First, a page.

The components are made and distributed by the Wessel Hardware Corp., Erie Avenue and D Street, Philadelphia 19134, and they are sold with complete instructions for installtion with simple hand tools. An electric drill will make the job a bit easier, but a hand drill can be used for drilling the necessary holes in the walls.

The parts consist of an assortment of poles, sold in lenghts from 18 to 48 inches so that no cutting is required; L-shaped supporting brackets and pole arms to support the free end of a pole where it does not go all the way across; pole sockets to support the end of the pole where it does meet the wall; and shelf clips. The pole sockets, shelf brackets and clips come with wood screws for fastening to wall studs, and hollow wall anchors for installing on drywall [WORDS ILLEGIBLE].

When shopping for Dial-A-Closet hardware for a particular closet, the purchaser turns the wheel on the selector to the width of the closet to be remodeled: The chart indicates the options and list the items of hardware available, as well as the items of hardware needed to rearrange the closet according to the plan selected.

The only other purchase needed is the shelves-either ready made of wood, or pieces of plywood cut to size.

Combinations of the various components can be used to fit closets ranging from 29 to 121 inches wide, either by following any of the eight basic plans illustrated on the rack, or by making one's own arrangements to meet specific needs. The illustrations show how some closets can be set up with the systems.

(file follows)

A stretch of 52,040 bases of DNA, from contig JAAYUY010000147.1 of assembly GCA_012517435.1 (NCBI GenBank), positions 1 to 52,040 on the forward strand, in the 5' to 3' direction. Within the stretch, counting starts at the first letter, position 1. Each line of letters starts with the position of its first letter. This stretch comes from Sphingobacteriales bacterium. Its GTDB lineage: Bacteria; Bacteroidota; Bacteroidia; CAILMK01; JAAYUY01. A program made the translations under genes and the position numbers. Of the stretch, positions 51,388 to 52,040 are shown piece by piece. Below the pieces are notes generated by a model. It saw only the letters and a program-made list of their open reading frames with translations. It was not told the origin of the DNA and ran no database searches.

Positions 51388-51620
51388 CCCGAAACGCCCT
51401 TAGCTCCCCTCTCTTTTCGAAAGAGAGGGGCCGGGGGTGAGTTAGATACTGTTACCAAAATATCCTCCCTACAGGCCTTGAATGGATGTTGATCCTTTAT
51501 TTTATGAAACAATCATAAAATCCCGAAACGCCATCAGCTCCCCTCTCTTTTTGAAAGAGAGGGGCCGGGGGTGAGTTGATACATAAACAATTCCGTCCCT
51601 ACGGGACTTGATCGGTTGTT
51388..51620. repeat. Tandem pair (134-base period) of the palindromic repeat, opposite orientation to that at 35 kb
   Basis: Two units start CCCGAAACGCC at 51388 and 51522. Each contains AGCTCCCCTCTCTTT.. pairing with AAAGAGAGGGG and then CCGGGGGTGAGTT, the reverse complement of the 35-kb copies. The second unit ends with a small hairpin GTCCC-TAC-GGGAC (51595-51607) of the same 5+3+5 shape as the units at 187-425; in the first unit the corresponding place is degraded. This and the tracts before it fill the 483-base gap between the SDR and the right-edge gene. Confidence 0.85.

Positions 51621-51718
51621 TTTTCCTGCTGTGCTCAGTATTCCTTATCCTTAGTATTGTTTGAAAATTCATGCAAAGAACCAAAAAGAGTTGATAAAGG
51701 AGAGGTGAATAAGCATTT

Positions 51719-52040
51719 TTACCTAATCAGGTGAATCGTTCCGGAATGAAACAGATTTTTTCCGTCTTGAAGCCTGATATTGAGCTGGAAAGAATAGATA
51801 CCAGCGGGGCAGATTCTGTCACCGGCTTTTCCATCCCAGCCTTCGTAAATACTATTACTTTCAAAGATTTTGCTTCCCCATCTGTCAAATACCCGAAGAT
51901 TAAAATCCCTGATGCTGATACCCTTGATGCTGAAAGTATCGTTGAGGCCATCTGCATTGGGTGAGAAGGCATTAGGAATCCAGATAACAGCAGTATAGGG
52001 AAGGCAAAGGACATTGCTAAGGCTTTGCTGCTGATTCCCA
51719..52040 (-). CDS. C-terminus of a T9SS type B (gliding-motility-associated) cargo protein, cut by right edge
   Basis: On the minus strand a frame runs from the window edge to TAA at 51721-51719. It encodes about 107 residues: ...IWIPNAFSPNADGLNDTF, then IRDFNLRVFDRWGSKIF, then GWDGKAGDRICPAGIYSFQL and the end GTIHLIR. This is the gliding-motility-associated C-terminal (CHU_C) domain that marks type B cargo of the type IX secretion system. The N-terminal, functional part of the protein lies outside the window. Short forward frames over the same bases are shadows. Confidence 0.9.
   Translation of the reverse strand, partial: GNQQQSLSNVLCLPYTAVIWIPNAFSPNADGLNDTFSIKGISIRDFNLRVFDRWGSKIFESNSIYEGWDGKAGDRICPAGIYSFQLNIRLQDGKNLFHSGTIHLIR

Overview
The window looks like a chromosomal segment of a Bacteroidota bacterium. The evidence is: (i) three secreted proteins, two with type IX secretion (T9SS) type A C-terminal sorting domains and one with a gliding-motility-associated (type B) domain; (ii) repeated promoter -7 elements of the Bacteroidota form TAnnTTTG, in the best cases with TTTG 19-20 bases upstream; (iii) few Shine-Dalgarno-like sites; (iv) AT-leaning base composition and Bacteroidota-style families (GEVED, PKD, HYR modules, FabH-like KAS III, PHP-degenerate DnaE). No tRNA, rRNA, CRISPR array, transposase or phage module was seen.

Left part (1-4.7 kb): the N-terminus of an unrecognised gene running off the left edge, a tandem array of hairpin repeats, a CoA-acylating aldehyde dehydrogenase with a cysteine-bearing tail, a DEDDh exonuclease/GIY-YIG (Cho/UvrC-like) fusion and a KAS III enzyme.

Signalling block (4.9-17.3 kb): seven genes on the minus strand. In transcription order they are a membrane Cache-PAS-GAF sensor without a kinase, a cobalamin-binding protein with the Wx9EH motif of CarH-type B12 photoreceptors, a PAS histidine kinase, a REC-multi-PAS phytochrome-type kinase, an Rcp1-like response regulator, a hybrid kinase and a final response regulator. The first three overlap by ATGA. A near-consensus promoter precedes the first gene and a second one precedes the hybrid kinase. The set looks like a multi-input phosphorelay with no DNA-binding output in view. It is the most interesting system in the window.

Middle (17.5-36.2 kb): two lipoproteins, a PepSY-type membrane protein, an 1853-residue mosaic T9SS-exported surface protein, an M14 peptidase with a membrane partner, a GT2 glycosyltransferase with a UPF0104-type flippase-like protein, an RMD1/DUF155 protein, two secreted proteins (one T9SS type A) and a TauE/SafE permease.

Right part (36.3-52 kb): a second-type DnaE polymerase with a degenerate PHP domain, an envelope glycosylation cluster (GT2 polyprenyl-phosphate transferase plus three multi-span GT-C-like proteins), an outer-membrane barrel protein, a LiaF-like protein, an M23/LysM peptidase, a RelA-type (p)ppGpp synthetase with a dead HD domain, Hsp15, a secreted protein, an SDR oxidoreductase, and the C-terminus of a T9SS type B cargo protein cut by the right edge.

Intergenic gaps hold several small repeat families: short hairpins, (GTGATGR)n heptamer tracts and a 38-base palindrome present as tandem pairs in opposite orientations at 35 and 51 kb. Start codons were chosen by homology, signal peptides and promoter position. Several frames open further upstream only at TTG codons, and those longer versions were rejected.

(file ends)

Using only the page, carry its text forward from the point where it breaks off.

Prices for the poles range from $1.49 to $2.98, depending on length. Shelf brackets are about $2.00, and the Suspend-A-Pole arms are $1.38. The total cost for a typical closet will vary with the number of items required to meet the selected layout. (A 6-foot-wide closet can be redone for less than $30.)

The homeowner who wants to do a more extensive remodeling job can gain even more usable space in a typical closet by removing the door or doors and enlarging the opening, then replacing the original doors with new ones that are taller and wider. Most closets do not have doors that go all the way from floor to ceiling, so replacing these with full-height doors will enable occupants to make more use of the space at the top.

Most closets do not have doors that open to expose the full width of the closet. A closet 36 to 48 inches wide on the inside, for example, may have a door only 29 inches wide. This means dead space or blind areas on each side of the door. These can be eliminated by making the opening wider and installing a door that opens across the full width.

When a remodeling job of this kind is contemplated, some thought should be given to the type of door or doors that will be installed. Instead of a conventional hinged, one-piece door, it may be more convenient to install bi-folding doors, or several narrow doors that are hinged together so that not as much floor space will be required to allow clearance for opening them. On wider closets, sliding or sliding-folding doors may work better. Most lumber yards and home centers have literature describing the various types available.